Movie Review: “Million Dollar Arm”

ImageImageJon Hamm plays the straight man to a trio of young Indian actors and
Oscar-winning curmudgeon Alan Arkin in “Million Dollar Arm,” a comically thin
“true story” of a sports agent trying to turn Indian cricket bowlers into Major
League Baseball pitchers.
J.B. Bernstein (Hamm) is just another shark in the sea of LA sports agents,
better at keeping up appearances than attracting or hanging on to talent. But he
may have to give up his swank house, his Porsche, his office and his partner
(Aasif Mandvi) if he can’t hurl a Hail Mary pass that will save them all.
Channel surfing one night, he has a brain storm. Those guys who hurl cricket
balls at the wicket in India look just enough like pitchers that maybe they can
be taught America’s National Pastime.
J.B. pitches a billionaire sponsor on the idea of cracking the Indian market
— holding tryouts, all over India, televising it as an “India’s Got Talent”
show, only for baseball. All he needs is one or two prospects, one “Million
Dollar Arm,” and with a bit of coaching, maybe he can get baseball’s first
Indian star signed to a major league team.
So J.B. drags a retired, cranky scout (Alan Arkin) and a radar gun to India,
and they both sweat and steam and learn how things work — or don’t work — in
the chaotic capitalism of India.
A cricket bowler must keep his arm straight, unbent. That’s why they sprint
as they throw the ball, to achieve velocity. It’s a totally different motion
from pitching a baseball.
That’s why Arkin brings exactly what you’d expect to the grizzled Ray. Ray
dozes through this dubious hunt. He doesn’t even open his eyes at the various
regional tryouts.
“I can HEAR it.”
Hear what? The thump of ball into mitt. Ray is the skeptic who needs to be
convinced, finally, by a few live arms, that the whole enterprise isn’t a fool’s
errand.
“You know what they call that?” he growls, at the sound of something over 80,
85 miles per hour. “Juice!”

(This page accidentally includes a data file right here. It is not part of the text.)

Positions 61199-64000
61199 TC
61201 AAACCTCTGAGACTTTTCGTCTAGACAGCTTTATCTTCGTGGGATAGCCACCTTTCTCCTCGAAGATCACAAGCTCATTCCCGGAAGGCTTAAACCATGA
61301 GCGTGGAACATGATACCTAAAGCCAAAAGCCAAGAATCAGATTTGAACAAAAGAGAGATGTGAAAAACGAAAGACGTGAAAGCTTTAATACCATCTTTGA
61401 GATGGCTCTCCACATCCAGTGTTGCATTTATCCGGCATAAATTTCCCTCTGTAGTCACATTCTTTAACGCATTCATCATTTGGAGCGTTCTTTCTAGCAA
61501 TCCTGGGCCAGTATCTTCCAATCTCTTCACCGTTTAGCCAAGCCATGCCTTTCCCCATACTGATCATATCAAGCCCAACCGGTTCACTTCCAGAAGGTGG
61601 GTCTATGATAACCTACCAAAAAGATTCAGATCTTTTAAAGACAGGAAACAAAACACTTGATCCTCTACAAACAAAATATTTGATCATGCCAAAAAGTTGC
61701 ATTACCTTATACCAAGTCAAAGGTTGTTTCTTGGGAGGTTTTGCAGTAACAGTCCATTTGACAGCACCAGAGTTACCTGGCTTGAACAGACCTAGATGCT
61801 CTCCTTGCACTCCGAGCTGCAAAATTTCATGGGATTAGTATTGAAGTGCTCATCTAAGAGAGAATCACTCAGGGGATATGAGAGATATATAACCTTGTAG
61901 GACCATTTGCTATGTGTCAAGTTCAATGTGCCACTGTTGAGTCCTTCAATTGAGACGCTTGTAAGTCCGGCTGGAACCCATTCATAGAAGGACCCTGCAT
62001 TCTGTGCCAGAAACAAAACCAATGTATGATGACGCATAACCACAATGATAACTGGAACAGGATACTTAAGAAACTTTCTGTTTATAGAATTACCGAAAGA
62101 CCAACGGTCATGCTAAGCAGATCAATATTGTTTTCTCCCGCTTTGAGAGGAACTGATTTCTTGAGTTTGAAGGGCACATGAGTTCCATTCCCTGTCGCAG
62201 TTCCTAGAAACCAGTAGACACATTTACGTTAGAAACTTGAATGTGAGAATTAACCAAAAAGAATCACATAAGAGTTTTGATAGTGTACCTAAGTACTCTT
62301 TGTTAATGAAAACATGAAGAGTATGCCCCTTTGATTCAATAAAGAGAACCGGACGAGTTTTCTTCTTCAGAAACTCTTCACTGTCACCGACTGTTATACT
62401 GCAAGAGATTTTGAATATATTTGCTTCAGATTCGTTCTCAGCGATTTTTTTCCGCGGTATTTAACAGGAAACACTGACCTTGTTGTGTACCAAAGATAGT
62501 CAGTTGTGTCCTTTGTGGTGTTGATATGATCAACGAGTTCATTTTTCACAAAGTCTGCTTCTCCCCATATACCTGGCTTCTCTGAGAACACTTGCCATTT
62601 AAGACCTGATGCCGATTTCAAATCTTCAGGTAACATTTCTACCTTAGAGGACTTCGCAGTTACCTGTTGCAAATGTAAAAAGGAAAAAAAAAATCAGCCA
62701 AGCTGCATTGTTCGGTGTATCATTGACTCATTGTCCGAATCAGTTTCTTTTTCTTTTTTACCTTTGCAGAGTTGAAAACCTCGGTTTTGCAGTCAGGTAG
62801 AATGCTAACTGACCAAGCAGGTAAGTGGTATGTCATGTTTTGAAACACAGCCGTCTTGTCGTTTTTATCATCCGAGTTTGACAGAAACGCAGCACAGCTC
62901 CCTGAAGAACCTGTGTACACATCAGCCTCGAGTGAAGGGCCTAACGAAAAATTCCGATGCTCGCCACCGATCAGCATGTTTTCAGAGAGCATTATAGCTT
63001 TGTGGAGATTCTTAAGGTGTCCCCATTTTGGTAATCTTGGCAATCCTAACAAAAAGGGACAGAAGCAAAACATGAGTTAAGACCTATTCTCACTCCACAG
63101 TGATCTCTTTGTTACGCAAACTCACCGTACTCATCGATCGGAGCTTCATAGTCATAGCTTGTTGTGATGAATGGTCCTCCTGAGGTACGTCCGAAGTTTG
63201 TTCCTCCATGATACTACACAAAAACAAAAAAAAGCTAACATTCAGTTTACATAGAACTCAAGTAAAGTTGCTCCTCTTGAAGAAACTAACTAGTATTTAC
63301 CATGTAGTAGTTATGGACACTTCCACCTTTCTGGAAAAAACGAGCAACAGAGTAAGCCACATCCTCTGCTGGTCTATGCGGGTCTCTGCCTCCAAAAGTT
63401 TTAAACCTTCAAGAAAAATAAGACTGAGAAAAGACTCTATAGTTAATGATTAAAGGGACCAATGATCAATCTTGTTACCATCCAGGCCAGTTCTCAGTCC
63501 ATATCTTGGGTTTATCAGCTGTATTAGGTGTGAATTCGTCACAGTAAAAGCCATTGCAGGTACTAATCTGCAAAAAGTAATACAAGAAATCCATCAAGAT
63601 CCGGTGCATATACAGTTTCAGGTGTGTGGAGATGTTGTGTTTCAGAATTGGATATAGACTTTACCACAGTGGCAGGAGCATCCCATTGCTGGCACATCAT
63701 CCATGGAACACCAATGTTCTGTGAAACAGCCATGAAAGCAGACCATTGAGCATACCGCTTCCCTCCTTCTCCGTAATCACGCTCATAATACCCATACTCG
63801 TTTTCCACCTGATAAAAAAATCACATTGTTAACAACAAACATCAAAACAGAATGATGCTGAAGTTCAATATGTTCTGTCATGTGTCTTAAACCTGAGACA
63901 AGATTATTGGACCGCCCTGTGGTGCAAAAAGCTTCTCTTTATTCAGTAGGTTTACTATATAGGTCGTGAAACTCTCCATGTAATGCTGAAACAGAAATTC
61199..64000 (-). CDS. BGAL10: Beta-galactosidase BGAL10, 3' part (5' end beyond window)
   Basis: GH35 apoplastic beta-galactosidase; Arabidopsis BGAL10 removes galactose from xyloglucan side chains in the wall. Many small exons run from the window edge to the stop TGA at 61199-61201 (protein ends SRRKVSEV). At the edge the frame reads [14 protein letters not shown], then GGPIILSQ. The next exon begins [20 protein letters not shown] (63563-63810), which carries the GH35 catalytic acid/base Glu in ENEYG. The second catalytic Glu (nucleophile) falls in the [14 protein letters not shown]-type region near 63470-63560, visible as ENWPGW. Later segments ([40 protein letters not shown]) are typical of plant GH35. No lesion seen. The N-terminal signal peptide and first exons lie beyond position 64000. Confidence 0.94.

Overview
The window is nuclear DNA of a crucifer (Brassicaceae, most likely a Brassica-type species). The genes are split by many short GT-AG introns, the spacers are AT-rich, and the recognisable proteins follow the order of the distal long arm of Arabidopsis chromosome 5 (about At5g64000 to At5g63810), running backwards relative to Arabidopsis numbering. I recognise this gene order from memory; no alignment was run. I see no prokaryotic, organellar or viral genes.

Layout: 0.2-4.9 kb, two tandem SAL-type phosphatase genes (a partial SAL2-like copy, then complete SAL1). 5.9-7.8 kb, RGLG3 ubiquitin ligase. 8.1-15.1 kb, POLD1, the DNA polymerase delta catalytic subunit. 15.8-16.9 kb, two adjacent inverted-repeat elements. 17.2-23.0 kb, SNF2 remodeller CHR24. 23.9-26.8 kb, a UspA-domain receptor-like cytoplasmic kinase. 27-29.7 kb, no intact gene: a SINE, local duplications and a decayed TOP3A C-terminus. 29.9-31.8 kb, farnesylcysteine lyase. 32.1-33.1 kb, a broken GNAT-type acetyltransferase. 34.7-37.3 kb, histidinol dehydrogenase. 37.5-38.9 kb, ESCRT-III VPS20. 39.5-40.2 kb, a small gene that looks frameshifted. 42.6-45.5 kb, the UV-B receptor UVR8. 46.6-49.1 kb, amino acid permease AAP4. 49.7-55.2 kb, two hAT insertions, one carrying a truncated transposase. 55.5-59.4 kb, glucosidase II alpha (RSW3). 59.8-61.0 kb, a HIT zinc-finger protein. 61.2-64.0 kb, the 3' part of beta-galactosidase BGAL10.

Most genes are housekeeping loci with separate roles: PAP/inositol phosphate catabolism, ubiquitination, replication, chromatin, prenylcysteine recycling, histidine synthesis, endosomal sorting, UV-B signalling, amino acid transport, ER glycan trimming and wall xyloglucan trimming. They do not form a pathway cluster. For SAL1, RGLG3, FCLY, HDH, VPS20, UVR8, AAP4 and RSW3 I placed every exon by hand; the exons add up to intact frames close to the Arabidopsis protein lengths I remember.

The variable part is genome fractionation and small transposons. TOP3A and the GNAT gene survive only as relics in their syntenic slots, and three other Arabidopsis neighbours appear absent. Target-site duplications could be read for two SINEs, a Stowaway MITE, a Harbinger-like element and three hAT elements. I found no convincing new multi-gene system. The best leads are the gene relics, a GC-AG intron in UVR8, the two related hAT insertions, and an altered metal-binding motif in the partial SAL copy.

Director Craig Gillespie (“Lars and the Real Girl”) goes out of his way not
to offend in the Indian scenes, courting the Indian market the way J.B.
envisions baseball reaching out to the Subcontinent. But comedy is meant to
offend, so that’s a problem. And once three Indian lads come home to live with
J.B. and train with a college coach (Bill Paxton), the strain of not being
patronizing shows.
Suraj Sharma and Madhur Mittal play the best prospects, and a funny,
diminutive actor named Pitobash plays Amit, brought along as translator. The
culture clash in India gives way to the REAL fish out of water stories as the
lads gawk at empty American opulence, from J.B.’s sports car to his luxurious
home to the sweet, gorgeous med student (Lake Bell) renting his guest
cottage.
As in “Jerry Maguire,” the callous, eyes-on-the-dollar-prize agent has to
learn responsibility and compassion (from the med student), to understand that
“this game is supposed to be fun” and figure out their Eastern ways.
“That’s our shrine, Mr. J.B., sir,” Amit explains when J.B. bristles at the
candles, icons and incense. “Where do you pray, Mr. J.B., sir?”
Hamm plays J.B. too buttoned down to make him interesting. Even when things
go badly, the guy keeps it together — admirable in a human being, or agent, bad
for comedy. Arkin is barely in the film. And the Indian guys are never more than
cute borderline caricatures.
And dawdling along as it does, “Million Dollar Arm” rarely shows us the
“juice,” a baseball comedy that is as tentative as a base on balls.

MPAA Rating: PG for mild language and some suggestive content
Cast: Jon Hamm, Lake Bell, Alan Arkin, Aasif Mandvi
Credits: Directed by Craig Gillespie, screenplay by Thomas McCarthy. A Walt
Disney release.
Running time: 2:04

About Roger Moore

Movie Critic, formerly with McClatchy-Tribune News Service, Orlando Sentinel, published in Spin Magazine, The World and now published here, Orlando Magazine, Autoweek Magazine
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